between the parties. In so doing the issues between the parties are
identified. This is not only for the benefit of the Court but also,
and primarily, for the parties. The parties must know the case that
must be met and in respect of which they must adduce evidence in the
affidavits.”









  1. It was also held in that case3
    that it is not open to an applicant or a respondent to merely annex
    to its affidavit documentation and to request the court to have
    regard to it. What is required is the identification of the portions
    thereof on which reliance is placed and an indication of the case
    which is sought to be made out on the strength thereof.4










  1. The contents of the correspondence
    was dealt with in argument by
    Mr Ipumbu, appearing for the
    applicant, and related mainly to the respondent’s allegedly
    unlawful cancellation of the agreement of sale of the property,
    coupled with allegations that the respondent had not complied with a
    dispute resolution clause contained in the agreement. I do not
    propose to deal with these facts in view of the order I make. Mr
    Ipumbu however submitted that the respondent never responded to this
    correspondence but instead addressed a final eviction notice to the
    applicant on 26 February 2013. In this eviction notice the following
    was stated:









RE:
FINAL EVICTION NOTICE – ERF 3395 OKURYANGAVA








Reference
is made to previous communication regarding erf 3395 Okuryangava.
Reference is further made to our letter dated 24 September 2012
whereby you were informed that the sale of Erf 3395 Okuryangava to
you will be cancelled and that the City will transfer the said
property to the rightful heirs of the deceased, further reference is
made to the letter dated 25 October 2012 of which you were given
until 25 November 2012 to vacate the property of which you did not
do.








You
are herewith kindly given a final notice to vacate the property not
later than 10 March 2013.








Should
you fail to obey this final notice,
further
action will be taken
.”



(emphasis supplied)









  1. This, according to applicant, gave
    rise to the urgency of this application as a result of which the
    respondent was given one day’s notice to oppose the urgent
    relief sought. The respondent opposed the matter and only raised a
    point in limine of lack of urgency.










  1. Mr Tjombe appearing for the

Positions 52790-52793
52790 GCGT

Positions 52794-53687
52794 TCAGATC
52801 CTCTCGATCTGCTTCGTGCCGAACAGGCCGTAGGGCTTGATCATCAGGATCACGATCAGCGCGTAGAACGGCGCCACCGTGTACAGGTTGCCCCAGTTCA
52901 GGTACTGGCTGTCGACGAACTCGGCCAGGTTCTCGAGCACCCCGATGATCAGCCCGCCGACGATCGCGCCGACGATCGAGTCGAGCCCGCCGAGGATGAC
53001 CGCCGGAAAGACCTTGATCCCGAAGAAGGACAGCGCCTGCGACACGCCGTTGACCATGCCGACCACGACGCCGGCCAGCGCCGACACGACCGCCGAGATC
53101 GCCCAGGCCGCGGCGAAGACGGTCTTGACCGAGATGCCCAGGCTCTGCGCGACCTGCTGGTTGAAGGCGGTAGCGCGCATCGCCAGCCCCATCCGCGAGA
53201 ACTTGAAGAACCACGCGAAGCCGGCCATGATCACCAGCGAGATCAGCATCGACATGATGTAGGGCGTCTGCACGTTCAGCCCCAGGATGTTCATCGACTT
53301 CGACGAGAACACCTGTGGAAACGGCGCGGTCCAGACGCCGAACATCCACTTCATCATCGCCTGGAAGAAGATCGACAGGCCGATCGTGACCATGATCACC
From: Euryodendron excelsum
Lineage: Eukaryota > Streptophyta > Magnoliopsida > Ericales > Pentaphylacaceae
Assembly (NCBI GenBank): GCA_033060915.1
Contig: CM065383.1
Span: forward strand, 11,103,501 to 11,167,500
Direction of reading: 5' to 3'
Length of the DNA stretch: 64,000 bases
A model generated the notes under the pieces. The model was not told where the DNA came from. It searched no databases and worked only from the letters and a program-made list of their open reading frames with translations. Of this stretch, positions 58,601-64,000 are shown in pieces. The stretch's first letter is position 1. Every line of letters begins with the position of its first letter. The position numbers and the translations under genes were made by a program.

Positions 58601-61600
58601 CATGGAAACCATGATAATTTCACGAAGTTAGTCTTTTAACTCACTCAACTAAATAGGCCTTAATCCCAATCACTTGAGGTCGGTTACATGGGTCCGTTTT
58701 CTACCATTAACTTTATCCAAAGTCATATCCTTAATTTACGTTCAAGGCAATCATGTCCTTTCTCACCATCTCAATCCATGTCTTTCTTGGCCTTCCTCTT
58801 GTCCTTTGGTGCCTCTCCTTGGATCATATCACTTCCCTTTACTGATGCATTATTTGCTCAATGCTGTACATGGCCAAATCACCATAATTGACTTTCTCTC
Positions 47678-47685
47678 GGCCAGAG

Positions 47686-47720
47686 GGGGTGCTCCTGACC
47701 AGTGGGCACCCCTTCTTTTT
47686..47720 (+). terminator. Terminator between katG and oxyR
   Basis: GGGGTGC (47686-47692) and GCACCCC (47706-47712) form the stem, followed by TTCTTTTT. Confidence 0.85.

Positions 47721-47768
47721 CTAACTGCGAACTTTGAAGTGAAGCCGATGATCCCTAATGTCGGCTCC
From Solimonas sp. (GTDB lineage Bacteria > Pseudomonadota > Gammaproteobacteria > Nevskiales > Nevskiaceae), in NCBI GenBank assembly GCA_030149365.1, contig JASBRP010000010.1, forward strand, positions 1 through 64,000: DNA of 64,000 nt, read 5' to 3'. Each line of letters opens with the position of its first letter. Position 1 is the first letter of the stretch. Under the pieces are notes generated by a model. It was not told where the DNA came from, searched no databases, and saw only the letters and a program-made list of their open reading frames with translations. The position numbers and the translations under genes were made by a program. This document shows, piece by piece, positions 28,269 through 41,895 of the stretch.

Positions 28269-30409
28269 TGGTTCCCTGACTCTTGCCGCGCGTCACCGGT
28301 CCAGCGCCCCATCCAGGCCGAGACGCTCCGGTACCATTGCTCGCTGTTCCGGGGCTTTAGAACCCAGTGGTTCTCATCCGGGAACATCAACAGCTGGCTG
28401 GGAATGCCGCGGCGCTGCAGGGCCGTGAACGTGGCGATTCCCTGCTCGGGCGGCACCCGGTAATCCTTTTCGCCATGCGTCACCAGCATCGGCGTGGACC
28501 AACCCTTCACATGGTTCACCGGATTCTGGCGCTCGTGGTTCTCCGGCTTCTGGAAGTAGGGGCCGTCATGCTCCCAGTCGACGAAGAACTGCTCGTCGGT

respondent, submitted that the matter was not urgent and that
    nothing in the communications of the respondent to the applicant or
    his legal practitioners suggest that the respondent would take any
    unlawful or extrajudicial action to effect the eviction of the
    applicant from the property. Furthermore, the allegations in the
    answering affidavit on this issue was to the effect that any action
    to be taken by the respondent to evict the applicant would be way of
    summons or application proceedings, and the applicant could, if so
    advised, defend or oppose such proceedings. Mr Tjombe further
    submitted that our law clearly provides the applicant an opportunity
    to participate in such proceedings either by defending an action for
    eviction or by opposing an application for eviction, either the
    Magistrate’s Court or the High Court.










  1. Mr Tjombe also submitted that the
    order sought in terms of prayer 2(b) of the notice of motion, namely
    interdicting the respondent from transferring the property to the
    heirs of the deceased was premature and thus there could be no
    urgency therein.










  1. I agree with Mr Tjombe’s
    submissions on the lack of urgency of the application. I find that
    on the papers, the applicant has failed to show good cause why the
    time periods provided in Rule 6(5) should be abridged and why he
    cannot be afforded substantial redress at a hearing in due course.
    It is clear that the applicant was not served with an eviction order
    but a notice indicating that further action would be taken should he